Tales from The Street

The big Corrie bus has rolled into Canada:  McDonald father and son and the Peacocks.  Poster for Tales from The StreetCharles Lawson (Jim McDonald), Nicholas Cochrane (Andy McDonald), Stephen Arnold (Ashley Peacock) and Julia Howarth (Claire Peacock) started a tour of Ontario and Alberta last weekend.  They come to my area – Southwestern Ontario – at the end of March.  Yippee!

While none of the four are on the show now, Stephen is the only one for whom the door is closed with Ashley having died in the tram crash.  So we can hope we’ll see the others on the cobbles again.

Nicholas Cochrane, or Andy McDonald

I had the pleasure of meeting Nicholas Cochrane years ago when I was researching Other Worlds.  His character, Andy, was still a student and we talked at the school then used as Weatherfield Comp.  Nicholas got the part of Andy right out of school and had no training other than high school drama class.  Working on Coronation Street McDonald family Coronation Street 1989every day with actors who had a wide range of experience, he said, provided a great education.

Nicholas worked closely with Charles Lawson.  Jim McDonald is maybe my favourite Corrie character and that is due to his portrayal by Charles Lawson.  When you look at the parts of Jim, there really isn’t much to like.  He isn’t a great father, you can hardly call him a good husband. He probably was a good soldier but he never found success or happiness in any other endeavour.  He’s quick-tempered, even violent.  But.  He’s also witty, warm-hearted, generous with his time and love, and a guy you’d like as a friend.  Charles Lawson plays the whole man, in all his complexity.  Jim is kind of a Janus, so he is, and you see his good face and his bad face, sometimes at the same time.

McDonalds on the street – literally

Jim hauling Liz out of car 1996The Jim and Liz story I have never forgotten is when she told him about a long-ago affair she had with his Army buddy.  He exploded, hauled her out of the car, hit her and left her on the pavement.  It was shocking, as was the aftermath when she and he continued to deal with it.  The violence was delved into, with his sons confronting him and also examining their own relationship with him, pre- and post-beating.  It also showed Jim’s examination of himself and his relationship with his family.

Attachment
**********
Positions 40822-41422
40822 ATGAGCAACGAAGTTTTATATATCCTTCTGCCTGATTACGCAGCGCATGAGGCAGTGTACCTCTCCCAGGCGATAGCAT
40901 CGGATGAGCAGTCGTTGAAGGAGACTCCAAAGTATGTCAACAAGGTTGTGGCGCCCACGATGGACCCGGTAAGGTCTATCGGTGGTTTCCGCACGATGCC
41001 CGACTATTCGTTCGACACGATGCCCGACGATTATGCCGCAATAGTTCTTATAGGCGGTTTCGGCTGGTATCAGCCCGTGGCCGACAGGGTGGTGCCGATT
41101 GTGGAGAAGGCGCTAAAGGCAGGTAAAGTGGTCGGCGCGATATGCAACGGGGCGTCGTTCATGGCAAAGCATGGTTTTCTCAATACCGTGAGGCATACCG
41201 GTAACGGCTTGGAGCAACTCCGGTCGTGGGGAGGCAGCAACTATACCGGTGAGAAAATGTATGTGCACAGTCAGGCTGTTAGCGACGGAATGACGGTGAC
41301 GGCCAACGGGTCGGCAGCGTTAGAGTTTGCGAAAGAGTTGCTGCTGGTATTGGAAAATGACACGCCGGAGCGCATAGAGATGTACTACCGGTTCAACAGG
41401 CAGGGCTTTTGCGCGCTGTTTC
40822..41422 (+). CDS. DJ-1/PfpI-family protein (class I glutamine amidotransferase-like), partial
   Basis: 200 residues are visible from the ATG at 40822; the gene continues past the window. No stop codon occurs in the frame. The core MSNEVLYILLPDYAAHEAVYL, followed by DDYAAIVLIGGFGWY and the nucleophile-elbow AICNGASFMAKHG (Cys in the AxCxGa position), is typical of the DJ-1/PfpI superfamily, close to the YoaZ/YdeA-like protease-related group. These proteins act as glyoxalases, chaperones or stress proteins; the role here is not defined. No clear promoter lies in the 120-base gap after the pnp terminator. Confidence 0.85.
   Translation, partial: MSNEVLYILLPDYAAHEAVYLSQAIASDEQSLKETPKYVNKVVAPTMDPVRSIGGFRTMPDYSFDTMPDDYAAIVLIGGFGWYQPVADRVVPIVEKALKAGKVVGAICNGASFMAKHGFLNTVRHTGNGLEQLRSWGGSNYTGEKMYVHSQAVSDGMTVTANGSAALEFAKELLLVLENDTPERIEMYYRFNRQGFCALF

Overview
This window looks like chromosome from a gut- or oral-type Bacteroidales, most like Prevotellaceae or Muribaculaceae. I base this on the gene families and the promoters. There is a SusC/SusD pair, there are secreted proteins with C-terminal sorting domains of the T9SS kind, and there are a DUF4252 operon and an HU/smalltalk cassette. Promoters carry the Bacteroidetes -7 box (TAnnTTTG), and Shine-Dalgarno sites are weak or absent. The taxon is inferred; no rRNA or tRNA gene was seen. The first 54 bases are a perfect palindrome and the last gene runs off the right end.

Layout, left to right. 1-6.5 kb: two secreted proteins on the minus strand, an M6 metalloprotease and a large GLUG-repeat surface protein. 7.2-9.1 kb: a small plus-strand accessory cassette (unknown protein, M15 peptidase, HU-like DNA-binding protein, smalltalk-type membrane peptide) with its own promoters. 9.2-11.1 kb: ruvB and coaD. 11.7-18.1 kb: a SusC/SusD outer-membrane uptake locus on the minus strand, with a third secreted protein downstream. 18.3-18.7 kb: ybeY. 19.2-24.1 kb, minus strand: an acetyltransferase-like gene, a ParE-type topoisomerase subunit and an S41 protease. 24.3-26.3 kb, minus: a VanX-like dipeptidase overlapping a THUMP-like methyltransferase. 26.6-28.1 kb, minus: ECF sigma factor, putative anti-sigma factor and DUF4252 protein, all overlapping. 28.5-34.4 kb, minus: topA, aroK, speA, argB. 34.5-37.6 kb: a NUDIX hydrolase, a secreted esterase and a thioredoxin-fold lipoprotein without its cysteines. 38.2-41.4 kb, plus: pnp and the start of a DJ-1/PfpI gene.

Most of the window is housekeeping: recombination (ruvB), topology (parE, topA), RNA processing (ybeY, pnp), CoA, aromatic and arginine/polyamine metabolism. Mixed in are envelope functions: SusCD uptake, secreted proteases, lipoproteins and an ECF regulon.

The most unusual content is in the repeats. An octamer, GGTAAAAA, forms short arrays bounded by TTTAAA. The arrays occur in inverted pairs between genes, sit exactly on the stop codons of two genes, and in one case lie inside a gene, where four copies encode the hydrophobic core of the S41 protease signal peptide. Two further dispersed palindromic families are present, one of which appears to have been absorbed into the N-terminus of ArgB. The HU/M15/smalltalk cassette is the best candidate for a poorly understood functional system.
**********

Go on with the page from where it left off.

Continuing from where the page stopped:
Liz on ground after Jim drives awayI had those episodes on tape.  I showed scenes to my Popular Culture class to illustrate how a “social issue” story can be presented effectively.  Then I contrasted it to a wife abuse story on the soap The Young and The Restless.

Y&R’s story involved a character, back after many years away, and her husband and daughter who hadn’t been seen before.  It said the right things and gave information about what a woman should do in a situation of domestic violence.  But, while you were horrified, it didn’t really connect.  These weren’t people you knew.  And then they disappeared so you didn’t have to think about them, or the issue, again.  With the McDonalds, all aspects of family violence were looked at without preaching, through the vehicle of a family you knew well and continued to see.  You couldn’t help but care.

The Peacocks, I say, the Peacocks

Canada AM with Corrie stars CTVAnd the Peacocks – I look forward to seeing them.  I’m so sorry that Ashley will never grow old on the Street and become the next Fred Elliot, I say, the next Fred Elliot.

The book below is not about Coronation Street, but the people it talks about could well live on the Street.